Out of all the things that we've touched on thus far, this is super important because, if the two of you aren't going to be exclusive but you are open to having sex (oral or otherwise), you could be putting yourself at risk to contract, whatever his other partners may have (whether they know it or not; remember, most people with an STD have absolutely no clue that they do!).

This is why, even if you are down for seriously casually dating, you might want to rethink how "casual" sex ever really is (spoiler alert: it ain't).

Do You Have Realistic Expectations?

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I don't know about you, but it's been my personal experience that—both on a romantic and platonic level—men are pretty literal. As it relates to what we're unpacking here, this means if both of you agree that you're both going to see each other and other people, they are not gonna try and see if you have some sort of other agenda in mind. Agenda like what? Something like, "I'll tell him that I'm fine with him dating other folks, but I know that if we spend enough time together, eventually he's gonna leave the others alone and want to be exclusive with me." Could that happen? Lots of things could happen, but don't bet on it going this way just because you want it to.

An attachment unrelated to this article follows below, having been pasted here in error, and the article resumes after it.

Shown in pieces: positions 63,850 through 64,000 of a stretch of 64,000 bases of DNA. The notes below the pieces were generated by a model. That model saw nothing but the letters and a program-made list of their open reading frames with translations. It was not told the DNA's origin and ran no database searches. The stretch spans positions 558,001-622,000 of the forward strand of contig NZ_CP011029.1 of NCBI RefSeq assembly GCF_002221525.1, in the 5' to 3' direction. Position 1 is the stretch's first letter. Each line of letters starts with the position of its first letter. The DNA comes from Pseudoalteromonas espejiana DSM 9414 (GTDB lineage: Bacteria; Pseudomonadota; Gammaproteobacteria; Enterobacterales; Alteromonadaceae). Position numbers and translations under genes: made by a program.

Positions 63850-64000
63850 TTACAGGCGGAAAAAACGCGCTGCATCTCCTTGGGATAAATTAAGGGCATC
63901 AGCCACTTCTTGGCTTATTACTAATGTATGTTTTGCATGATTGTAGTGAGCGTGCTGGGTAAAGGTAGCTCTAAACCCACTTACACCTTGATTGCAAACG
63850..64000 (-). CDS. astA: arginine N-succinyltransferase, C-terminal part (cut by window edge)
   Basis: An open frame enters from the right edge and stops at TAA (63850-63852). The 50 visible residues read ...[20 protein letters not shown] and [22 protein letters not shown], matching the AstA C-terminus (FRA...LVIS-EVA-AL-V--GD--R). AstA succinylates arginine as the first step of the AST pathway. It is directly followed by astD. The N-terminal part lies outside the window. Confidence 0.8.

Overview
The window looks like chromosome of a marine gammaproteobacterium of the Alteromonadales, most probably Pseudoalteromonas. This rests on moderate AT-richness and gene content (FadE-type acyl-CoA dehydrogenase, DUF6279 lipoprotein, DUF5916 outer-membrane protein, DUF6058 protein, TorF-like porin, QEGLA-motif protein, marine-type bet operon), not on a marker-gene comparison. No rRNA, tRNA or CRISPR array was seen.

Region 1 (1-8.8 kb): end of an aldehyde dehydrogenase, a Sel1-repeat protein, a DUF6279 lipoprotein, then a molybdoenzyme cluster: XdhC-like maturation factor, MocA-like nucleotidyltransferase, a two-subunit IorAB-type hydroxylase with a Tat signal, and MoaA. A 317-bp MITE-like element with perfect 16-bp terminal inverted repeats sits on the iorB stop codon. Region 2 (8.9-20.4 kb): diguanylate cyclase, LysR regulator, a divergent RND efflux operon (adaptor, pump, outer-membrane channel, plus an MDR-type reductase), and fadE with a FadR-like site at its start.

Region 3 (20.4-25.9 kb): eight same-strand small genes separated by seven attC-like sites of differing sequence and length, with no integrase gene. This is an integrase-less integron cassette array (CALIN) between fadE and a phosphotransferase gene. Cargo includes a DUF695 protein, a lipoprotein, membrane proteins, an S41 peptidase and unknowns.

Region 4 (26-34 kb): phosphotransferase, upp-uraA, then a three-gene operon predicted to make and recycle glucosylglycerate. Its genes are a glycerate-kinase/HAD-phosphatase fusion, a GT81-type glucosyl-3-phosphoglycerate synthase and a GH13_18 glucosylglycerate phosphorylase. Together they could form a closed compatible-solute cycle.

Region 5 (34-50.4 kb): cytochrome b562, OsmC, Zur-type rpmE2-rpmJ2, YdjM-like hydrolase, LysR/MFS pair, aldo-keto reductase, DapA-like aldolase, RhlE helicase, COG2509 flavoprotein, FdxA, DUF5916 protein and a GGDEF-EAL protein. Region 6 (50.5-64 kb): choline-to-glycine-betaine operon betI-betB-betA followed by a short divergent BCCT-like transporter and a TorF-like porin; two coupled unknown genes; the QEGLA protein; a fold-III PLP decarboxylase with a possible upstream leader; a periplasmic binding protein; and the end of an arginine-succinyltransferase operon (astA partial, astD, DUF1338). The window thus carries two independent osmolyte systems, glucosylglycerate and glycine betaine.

This point reminds me of a situationship that I once had with a guy many moons ago. Because my self-esteem was not where it should have been at the time when we met, I put a wall up and said that I was cool with being friends with benefits, nothing more. After months of sex, phone calls and even a pregnancy, I figured that since we had been through so much together, surely, we had a future. What he said in response to my mindset has always stayed with me. "Shellie, you never gave me a chance to see you as more. When you said you wanted to stay friends, I took that to mean just that. So, I've always only seen you that way." Ouch. He was right to process us that way, though.

It reminds me of a man by the name of Mark Gungor who once taught the difference between men's minds and women's minds. He said that men think in boxes (everything is compartmentalized) while women think with string (everything is connected). If you do decide to enter into a seriously casually dating situation, watch that video and then decide if you can realistically handle doing that.

Because many a man can like you, sex you and that be it while you're somewhere thinking that everything is tied in together to mean something more. Maybe. MAYBE NOT.